Some media project that “the biggest chunk of trims falls in the five-year period from 2014 to 2018 . . .”  (Philadelphia Inquirer, January 3)


The remainder of the $30 billion “doc fix” includes repricing bundled payments for end stage renal disease ($4.9 billion), competitive bidding for diabetic test strips purchased in retail pharmacies ($600 million), increased cuts (from 25% to 50%) to provider payments for multiple therapy services provided on the same day ($1.8 billion), and reducing risk-adjusted payments to Medicare Advantage plans ($2 billion).  (Kaiser Health News Blog, January 1; AHLA Practice Group, January 4)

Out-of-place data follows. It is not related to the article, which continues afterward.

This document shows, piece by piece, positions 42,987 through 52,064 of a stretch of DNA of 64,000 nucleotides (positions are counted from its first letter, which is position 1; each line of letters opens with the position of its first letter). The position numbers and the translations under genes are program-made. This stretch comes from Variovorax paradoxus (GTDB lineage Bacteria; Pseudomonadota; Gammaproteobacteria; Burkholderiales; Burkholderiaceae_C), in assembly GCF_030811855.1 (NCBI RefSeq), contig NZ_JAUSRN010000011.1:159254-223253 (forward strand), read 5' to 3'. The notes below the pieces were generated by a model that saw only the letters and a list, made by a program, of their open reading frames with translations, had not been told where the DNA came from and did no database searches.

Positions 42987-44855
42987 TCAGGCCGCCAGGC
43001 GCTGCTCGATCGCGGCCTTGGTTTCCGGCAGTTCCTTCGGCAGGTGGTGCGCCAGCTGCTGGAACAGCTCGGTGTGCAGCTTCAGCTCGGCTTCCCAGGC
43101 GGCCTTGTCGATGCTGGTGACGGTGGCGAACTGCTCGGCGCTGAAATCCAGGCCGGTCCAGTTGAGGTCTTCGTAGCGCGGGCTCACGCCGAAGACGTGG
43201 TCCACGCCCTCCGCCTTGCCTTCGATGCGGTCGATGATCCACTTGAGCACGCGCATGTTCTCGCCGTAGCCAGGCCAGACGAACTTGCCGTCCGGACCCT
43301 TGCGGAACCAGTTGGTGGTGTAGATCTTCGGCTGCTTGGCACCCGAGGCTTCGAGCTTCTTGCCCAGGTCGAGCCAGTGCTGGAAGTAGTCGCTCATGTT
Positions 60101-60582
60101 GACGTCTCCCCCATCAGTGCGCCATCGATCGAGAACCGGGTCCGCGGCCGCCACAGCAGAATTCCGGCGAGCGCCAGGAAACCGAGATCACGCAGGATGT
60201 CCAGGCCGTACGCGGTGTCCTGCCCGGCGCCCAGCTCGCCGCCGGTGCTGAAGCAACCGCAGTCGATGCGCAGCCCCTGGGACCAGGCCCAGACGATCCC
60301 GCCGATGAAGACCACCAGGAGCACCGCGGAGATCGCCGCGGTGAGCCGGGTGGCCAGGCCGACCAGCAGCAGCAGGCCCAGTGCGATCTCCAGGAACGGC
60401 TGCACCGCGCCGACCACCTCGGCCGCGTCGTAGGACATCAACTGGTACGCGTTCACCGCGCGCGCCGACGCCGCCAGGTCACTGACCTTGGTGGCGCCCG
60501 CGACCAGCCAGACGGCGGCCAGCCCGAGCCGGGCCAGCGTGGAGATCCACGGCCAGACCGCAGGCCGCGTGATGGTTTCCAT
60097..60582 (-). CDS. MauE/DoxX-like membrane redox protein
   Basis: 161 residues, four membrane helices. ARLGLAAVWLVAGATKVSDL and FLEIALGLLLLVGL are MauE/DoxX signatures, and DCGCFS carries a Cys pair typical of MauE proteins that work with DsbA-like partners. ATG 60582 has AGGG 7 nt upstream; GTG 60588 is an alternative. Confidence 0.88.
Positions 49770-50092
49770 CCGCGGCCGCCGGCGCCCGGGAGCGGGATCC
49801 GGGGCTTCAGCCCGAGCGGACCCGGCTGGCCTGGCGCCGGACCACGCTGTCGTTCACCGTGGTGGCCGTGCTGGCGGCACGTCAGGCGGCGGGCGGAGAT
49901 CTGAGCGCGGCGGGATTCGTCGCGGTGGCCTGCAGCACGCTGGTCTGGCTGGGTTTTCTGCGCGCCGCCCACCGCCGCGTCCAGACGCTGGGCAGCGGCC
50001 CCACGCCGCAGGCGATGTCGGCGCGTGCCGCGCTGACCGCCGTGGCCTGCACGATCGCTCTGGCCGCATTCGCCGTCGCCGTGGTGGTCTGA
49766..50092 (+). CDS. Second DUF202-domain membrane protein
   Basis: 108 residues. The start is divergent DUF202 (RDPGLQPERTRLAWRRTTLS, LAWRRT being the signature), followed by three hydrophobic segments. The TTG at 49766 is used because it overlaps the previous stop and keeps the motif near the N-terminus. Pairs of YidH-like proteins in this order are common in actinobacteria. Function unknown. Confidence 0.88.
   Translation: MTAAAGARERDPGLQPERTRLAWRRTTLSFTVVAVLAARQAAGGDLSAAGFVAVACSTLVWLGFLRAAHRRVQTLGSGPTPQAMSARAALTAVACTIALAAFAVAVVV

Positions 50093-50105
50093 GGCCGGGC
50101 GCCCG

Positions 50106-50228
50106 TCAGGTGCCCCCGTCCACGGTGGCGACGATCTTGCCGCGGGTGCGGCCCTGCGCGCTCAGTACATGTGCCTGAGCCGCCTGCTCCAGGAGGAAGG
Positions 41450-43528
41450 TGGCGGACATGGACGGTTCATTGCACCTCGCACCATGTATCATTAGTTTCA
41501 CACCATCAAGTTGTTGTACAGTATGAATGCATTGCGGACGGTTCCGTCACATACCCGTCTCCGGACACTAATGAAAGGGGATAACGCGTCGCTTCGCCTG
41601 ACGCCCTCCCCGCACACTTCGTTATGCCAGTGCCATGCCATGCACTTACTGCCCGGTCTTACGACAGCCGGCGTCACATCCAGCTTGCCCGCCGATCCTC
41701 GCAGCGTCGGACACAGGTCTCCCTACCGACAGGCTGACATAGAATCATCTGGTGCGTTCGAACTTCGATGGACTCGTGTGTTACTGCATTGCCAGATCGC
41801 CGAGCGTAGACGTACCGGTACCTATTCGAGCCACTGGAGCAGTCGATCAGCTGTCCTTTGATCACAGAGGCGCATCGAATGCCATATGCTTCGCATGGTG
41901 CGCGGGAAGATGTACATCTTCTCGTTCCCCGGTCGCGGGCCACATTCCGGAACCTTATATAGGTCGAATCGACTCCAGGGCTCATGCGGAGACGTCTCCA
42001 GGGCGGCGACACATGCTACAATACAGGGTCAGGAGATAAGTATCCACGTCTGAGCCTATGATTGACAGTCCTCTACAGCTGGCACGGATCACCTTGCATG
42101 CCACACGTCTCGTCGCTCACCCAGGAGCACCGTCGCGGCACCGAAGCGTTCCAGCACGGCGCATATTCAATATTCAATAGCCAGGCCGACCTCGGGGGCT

The rationale behind the hospital cuts focuses on what CMS considers to be overpayments to hospitals caused by a new system of diagnosing patients.  The system, implemented by CMS in late 2007, resulted in billing trends that suggested hospital patients “suddenly were deemed sicker and warranted higher payments.”  The Medicare Payment Advisory Commission (MedPAC) noted that “the improved coding increased payments by $6.9 billion in 2008-2009,” and estimated that during the time period 2010 and 2012, hospitals had received $11 billion in overpayments.


The new fiscal cliff legislation gives Medicare the power to recoup $10.5 billion of those overpayments over the next few years. (Jordan Rau, “Behind the Fiscal Cliff Deal,” a Prolonged Hospital Finance Fight, Kaiser Health News, January 3)